With over 17,000 nerve receptors in your hand, it’s immediately apparent how well a glove fits the moment you slide it on. My right hand was smiling by the time my fingertips touched the ends of the Racer Women’s Comfort 2 gloves. The inside is invitingly fleecy, and the fit closely follows my hand’s lines without being constricting.I am not surprised. I have two other pairs of hand protection from Racer Gloves USA that have spent countless miles wrapped around the handlebars of a variety of motorcycles. Being a gloves-only company, Racer knows what’s essential to making a glove work—it needs to fit right while in action. This can be tricky if the focus is defending against cold weather, hard objects, or water. If the fingers are too bulky, if the fit across the top of your hand is constricted, or if your hands get sweaty and can’t breathe, it interferes with the seamless operation of levers, switches, and buttons, which can be a safety issue.
The Racer Women’s Comfort 2 gloves have navigated these pitfalls handily. The Comfort 2s are a waterproof, cold-weather glove with hard knuckle protection. A combination of nylon, leather, and faux suede make up the outer shell, with all elements well thought out, nicely cut, and cleanly stitched.Extra padding is precisely where it needs to be—in the areas that get the most friction on the grips, and where your hands are most vulnerable in a fall. The goatskin palm provides flexibility and durability. Impact protection across the knuckles conforms to my hand without any tightness—frequently a weak spot in glove design. Parallel lines of reflective piping on the top of the wrist provide welcome visibility at night.The Racer Women’s Comfort 2 gloves have a three-layer liner, each tasked with a different assignment: keep water out; body temperature in; allow your hands to breathe. That’s no easy feat, but the Comfort 2 gloves deliver. Testing the waterproof feature in real-world conditions is not simple when living in Southern California. Since the promised rain did not show up, I relied on submerging my gloved hand in the sink for five minutes—a much more challenging test than raindrops. The glove absorbed water, taking a lot of time to dry out, but the interior waterproof membrane keeps H2O from reaching my hands.As for the insulation capabilities, I wore them in temperatures in the low 60s at freeway speeds without going numb. While that might not sound cold to those who experience real winter weather, I was satisfied. As someone with Raynaud’s phenomenon, my fingers can turn yellow/white with the temperature in the 70s.A few days later, Mother Nature turned on a dime, and temps shot up to the high 80s. I pulled on the Comfort 2 gloves to see how breathable they were in unfair conditions. After a 20-minute freeway ride, my hands were pretty warm, though not clammy. A crude test, but enough to confirm that the Hipora lining was breathing as advertised.The gloves are lightly elasticized on the underside of the wrist, and further snugged with a Velcro strap. The gauntlet is just the right length for weather-secure coverage, and opens wide enough to easily tuck your jacket sleeve in. A wide Velcro tab secures the fit to keep the elements out. Both adjustments are easy enough to manipulate with the other gloved hand.Racer Women’s Comfort 2 gloves fit my hands well and allow enough flexibility for my digits to move freely. I can comfortably operate hand controls, and there is just enough room to add glove liners to extend the temperature range down another five degrees. It is marginally challenging to unzip pockets on my riding jacket, and I was unable to trigger the power switch on my helmet communication device when I forgot to turn it on at the start of a ride, but these are minor details.The gloves come in Black only, sizes S-XL. Keep in mind that these gloves run a size larger than other Racer Gloves.Waterproof cold weather gloves inherently have less tactile feel than summer gloves, but their raison d’être is clear—keep that riding window open as long as possible. Racer Women’s Comfort 2 gloves allow more days on two-wheels than four, and that is a good thing for $80 MSRP!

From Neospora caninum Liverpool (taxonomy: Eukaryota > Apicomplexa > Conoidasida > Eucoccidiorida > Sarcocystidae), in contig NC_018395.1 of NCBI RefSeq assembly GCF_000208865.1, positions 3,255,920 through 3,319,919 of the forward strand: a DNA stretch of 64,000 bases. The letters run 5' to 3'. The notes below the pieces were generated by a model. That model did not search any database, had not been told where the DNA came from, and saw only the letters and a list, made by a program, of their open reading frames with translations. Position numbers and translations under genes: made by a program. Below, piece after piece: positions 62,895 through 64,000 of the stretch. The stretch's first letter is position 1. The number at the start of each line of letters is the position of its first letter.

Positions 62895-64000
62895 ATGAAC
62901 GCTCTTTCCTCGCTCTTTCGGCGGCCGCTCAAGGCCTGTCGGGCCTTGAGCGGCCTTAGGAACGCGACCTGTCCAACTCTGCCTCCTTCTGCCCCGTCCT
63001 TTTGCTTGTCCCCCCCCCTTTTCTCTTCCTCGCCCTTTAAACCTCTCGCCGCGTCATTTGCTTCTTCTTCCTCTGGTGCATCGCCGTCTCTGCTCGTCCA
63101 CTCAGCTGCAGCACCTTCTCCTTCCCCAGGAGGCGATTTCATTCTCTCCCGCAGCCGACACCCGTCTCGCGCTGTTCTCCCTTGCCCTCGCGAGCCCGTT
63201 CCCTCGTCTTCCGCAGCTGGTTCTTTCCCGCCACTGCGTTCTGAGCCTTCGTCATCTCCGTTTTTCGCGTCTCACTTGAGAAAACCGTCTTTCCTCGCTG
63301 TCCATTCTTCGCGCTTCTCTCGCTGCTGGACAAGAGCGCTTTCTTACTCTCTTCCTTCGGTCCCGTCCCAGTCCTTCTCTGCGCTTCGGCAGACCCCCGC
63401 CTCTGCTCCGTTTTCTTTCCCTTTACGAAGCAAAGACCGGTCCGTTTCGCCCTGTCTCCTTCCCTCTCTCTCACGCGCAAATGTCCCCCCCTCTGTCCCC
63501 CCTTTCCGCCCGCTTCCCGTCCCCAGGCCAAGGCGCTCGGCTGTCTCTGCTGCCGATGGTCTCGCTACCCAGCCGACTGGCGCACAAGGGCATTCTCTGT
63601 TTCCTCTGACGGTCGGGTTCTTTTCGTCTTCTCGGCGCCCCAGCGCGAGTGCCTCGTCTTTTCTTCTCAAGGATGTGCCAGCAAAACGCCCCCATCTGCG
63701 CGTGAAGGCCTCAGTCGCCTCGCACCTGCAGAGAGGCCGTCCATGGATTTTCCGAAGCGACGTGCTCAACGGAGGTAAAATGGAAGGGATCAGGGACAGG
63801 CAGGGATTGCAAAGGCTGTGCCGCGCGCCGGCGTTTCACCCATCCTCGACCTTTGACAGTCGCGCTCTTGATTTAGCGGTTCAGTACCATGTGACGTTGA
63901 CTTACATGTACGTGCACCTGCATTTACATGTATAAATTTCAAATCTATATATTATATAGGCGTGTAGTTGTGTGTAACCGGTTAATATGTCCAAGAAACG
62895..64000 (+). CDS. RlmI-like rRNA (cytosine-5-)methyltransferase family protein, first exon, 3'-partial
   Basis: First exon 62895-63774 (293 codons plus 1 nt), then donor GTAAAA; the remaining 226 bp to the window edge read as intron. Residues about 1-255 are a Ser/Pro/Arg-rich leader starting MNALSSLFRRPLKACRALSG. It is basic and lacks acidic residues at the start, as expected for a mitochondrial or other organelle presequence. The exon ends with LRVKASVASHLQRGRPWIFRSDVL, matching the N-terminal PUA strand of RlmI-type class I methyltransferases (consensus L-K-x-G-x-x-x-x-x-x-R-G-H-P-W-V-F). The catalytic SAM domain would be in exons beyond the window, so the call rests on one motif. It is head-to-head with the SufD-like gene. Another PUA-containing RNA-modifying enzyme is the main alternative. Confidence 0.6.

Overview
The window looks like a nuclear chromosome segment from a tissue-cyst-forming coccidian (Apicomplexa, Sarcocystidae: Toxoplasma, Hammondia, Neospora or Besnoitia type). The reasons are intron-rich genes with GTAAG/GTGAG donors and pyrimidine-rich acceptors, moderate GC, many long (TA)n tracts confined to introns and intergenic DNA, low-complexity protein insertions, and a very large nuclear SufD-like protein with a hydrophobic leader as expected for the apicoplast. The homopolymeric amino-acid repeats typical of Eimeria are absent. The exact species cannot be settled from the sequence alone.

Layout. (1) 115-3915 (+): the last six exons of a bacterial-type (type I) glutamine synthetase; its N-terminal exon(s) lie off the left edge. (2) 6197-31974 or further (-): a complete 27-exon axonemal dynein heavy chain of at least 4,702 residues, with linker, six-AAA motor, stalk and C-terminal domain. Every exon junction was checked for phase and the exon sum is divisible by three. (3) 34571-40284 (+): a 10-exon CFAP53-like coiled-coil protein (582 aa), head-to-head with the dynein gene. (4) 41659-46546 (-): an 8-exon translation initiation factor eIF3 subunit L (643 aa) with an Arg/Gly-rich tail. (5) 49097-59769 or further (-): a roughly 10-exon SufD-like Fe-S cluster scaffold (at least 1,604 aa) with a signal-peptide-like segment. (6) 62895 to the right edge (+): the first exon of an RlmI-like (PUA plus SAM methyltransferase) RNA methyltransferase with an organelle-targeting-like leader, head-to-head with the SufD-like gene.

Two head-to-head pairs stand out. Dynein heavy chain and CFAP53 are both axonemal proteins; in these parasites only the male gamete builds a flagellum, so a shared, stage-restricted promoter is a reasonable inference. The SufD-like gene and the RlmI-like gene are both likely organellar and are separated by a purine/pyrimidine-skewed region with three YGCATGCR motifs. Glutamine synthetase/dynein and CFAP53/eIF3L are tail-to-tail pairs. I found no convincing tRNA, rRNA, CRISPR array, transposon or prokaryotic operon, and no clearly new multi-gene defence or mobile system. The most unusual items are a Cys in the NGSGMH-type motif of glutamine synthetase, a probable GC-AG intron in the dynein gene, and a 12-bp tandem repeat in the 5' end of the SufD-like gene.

This Podcast is also brought to you by the new modular helmet from Schuberth, the C5. The C5 blends safety with light weight and amazing quietness. Visit Schuberth.com for more information.
This week, in the first segment Editor Don Williams talks to us about the new Kawasaki Versys 650 LT. It’s the middleweight ADV style machine that uses the same 650 parallel twin motor as the Ninja 650, so it’s an excellent performer in a user-friendly, good looking package.
In the second segment, I chat with one of my dearest industry friends—now retired Honda PR executive, Jon Seidel. Jon’s fascinating career spans some 30 years with Big Red, and gave him some great experiences with some incredible machines. I was fortunate enough to be invited on many of the press launches that he organized. His new project is documenting and saving many of the old archives from years gone by—and incidentally, if you have anything that may be of value to the project, please contact us by email at email@example.com and we’ll pass it all on to Jon.
So on that note, from all of us here at Ultimate Motorcycling, we hope you enjoy this episode!